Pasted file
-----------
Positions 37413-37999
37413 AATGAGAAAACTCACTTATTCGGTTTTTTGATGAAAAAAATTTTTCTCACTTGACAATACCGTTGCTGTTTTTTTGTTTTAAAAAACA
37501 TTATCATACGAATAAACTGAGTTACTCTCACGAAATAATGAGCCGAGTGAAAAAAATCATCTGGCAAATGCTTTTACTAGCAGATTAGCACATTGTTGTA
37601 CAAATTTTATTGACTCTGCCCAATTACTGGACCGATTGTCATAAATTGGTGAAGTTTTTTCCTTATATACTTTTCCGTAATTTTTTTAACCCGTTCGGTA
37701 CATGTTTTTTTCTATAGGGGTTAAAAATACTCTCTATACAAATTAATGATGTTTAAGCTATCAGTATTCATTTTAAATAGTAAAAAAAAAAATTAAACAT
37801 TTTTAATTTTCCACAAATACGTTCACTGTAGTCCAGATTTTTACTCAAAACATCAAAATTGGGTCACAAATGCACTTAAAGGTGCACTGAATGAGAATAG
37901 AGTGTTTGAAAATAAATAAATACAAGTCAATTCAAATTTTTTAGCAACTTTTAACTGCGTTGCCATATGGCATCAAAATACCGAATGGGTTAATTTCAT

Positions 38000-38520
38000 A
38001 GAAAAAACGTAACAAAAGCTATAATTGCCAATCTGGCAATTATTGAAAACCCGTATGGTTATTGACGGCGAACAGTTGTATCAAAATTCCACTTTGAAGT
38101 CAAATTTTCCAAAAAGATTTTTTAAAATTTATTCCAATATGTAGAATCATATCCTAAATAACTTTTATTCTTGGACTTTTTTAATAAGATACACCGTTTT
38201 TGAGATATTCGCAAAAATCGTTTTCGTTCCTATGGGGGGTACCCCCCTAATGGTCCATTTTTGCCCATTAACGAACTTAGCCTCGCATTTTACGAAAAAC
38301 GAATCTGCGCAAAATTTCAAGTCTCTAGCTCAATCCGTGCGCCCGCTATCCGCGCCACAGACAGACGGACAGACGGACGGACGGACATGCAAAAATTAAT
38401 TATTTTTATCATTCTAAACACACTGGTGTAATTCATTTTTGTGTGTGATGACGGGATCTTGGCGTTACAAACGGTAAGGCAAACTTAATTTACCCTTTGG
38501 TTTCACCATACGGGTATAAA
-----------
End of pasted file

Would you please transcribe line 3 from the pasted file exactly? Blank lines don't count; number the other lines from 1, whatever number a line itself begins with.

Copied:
37501 TTATCATACGAATAAACTGAGTTACTCTCACGAAATAATGAGCCGAGTGAAAAAAATCATCTGGCAAATGCTTTTACTAGCAGATTAGCACATTGTTGTA